While I have many of my own embarrassing stories, I also asked my friends to contribute their own “kid logic confessions.” Here are some of my favorite. Please let us hear your stories as well!
“Ms. Tubman to Platform 9 3/4s!”
A friend tells me that she thought the slaves used an actual, literal, “underground railroad” to make their escapes. How they constructed something so elaborate without being detected remains a mystery…
What’s all the fuss about Watergate?
“I thought Watergate referred to a dam of some sort. I can still see the same image in my mind.”
“Who wants a nightcap?”
“All those 70s shows when they would invite someone to “stay for a nightcap.” I thought they were giving them an actual hat. In my head it looked like a Scrooge-style long “nightcap.”
On “Parting Gifts” at the end of game shows:
“I thought they ALL got turtle wax. I wanted some of that! Only, I didn’t have a turtle.”
“Bay of Pigs? How many pigs fit in the Bay of Pigs? If the pigs could swim, the water must be really dirty.”
I wonder if Haverty’s has a showroom…
“I struggled with the term deathbed…and considered that the bed was specifically bought for a person to lay down and die on. That creeped me out, and still does..such that I never bought a used bed.”
Who’s That Girl?
“My mom loves to tell the story of me, around 7 or 8 years old, asking her, “Who is this Polly Esther person, and why are you talking about her?”
I Still Wish I Was Right About This…
“I was told by a friends older sister that there would be a “Cake Walk” at my first-ever school carnival. I thought it would be a GIANT FOAM CAKE with a line across the middle. The game was to walk the line. If you diverged, you’d fall into a pile of foam (like egg-crate foam) in the middle. If you made it all the way across, you won a real cake.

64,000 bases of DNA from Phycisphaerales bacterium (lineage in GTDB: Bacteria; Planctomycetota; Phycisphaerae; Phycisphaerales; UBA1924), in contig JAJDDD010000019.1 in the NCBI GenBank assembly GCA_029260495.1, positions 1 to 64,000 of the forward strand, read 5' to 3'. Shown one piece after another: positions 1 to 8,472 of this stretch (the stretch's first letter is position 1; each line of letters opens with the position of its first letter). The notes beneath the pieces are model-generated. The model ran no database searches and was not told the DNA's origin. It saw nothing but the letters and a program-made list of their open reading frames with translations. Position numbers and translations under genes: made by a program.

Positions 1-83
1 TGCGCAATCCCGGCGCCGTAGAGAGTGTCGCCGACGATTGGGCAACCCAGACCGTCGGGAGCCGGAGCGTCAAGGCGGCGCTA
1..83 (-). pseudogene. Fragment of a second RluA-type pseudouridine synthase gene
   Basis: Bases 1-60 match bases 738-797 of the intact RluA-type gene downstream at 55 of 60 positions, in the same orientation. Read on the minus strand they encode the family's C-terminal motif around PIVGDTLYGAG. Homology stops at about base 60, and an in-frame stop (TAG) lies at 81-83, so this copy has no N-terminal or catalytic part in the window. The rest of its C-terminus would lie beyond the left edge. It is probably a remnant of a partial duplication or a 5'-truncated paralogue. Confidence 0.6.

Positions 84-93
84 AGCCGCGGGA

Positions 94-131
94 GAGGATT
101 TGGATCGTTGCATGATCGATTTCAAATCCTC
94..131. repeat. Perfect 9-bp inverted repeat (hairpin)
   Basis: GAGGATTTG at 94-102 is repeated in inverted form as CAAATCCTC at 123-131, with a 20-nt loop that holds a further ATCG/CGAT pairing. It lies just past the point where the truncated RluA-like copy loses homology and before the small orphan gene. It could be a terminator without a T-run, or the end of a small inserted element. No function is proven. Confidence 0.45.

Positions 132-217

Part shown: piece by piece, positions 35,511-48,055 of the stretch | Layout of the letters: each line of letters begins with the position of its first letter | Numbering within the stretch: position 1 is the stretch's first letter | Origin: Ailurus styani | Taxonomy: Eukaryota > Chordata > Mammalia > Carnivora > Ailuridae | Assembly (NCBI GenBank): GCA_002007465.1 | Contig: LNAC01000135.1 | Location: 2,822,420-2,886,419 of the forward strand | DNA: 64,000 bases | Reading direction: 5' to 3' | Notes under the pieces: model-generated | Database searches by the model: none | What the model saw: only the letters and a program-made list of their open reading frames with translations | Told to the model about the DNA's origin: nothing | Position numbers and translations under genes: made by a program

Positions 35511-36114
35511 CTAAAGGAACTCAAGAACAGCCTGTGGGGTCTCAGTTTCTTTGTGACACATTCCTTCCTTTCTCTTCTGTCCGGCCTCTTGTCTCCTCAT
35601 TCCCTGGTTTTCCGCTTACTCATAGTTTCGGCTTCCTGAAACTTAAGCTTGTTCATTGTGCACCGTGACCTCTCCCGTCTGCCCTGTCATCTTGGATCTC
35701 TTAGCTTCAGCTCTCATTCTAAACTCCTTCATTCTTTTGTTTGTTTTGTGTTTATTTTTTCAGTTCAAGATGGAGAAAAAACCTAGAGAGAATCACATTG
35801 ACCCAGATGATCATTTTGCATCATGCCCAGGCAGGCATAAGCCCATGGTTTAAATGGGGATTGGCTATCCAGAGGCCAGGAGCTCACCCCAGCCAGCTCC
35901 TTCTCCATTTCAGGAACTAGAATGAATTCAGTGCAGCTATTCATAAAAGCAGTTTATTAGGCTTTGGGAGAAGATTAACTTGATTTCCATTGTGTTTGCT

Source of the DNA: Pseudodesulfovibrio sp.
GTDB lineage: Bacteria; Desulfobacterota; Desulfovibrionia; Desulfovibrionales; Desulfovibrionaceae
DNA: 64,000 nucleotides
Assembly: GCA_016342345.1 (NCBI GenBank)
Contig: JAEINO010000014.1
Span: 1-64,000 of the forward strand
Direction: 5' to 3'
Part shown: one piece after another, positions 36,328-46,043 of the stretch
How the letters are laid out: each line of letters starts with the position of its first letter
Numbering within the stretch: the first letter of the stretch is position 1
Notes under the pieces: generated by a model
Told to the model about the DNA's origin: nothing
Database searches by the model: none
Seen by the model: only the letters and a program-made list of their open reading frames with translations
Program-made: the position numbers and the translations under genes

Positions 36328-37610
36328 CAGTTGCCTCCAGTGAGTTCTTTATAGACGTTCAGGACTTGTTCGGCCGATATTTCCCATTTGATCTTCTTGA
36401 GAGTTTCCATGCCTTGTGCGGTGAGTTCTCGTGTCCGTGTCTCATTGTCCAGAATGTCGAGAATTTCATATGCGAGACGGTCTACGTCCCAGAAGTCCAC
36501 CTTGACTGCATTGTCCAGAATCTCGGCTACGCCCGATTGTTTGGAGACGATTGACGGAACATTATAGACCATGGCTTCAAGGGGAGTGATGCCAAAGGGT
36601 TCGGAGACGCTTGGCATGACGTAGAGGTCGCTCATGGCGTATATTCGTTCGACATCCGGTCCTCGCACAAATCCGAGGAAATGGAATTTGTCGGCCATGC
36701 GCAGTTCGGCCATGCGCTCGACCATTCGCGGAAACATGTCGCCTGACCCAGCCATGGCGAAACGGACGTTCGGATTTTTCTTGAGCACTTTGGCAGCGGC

I was SO disappointed to discover what it really was.”
“I thought when a business was founded…. that they had found it somewhere.”
Don’t forget! We would love to hear your own tales of kid logic!
Last week I caught a live show called “The Moth.” Perhaps you’ve heard of it? It’s a little like a live version of This American Life–ordinary people (some aspiring writers and performers, many not) headline a show in which they each have five minutes to tell a true story on a theme. On the night I was lucky to spectate, the theme was simply “The Deep End.” Performer after performer came to the stage to relay their amazing true tales, which could at once be heartwarming, thrilling, bitter, hilarious, somber, you name it. The stories ranged everywhere from a woman’s return from rehab, to a honeymooning couple’s view from a Nepali mountaintop, to a wife’s desperate plea to stop her husband from taking a bullet for the sake of his Native ancestry. There wasn’t a badly told story amongst them, which meant that what I took from this show was the understanding that everybody has a great story to tell. What most of us need is the guts to tell it, of course, but also the right medium through which to tell it.
For you that may be The Moth (which accepts applications to appear on its main stage year-round, by the way) or it may be by leaving a piece of your art out on the street, waiting to be discovered. It may be through Twitter, WordPress, or Instagram. The important thing is that sharing art is as creative an endeavor as making it.
And if you’re studying the arts, that’s an important lesson to take away. Don’t involve yourself merely in the admiration of others’ art. Be involved in the creation of it. You’ll find a whole new respect for the arts that you study.
Check out this calendar for a Moth show in an area near you. Who knows? Maybe you’ll have the guts to get up and tell that story that’s burning inside of you.
And if you’re in LA, I’ll see you at the Moth on the West Side this Tuesday!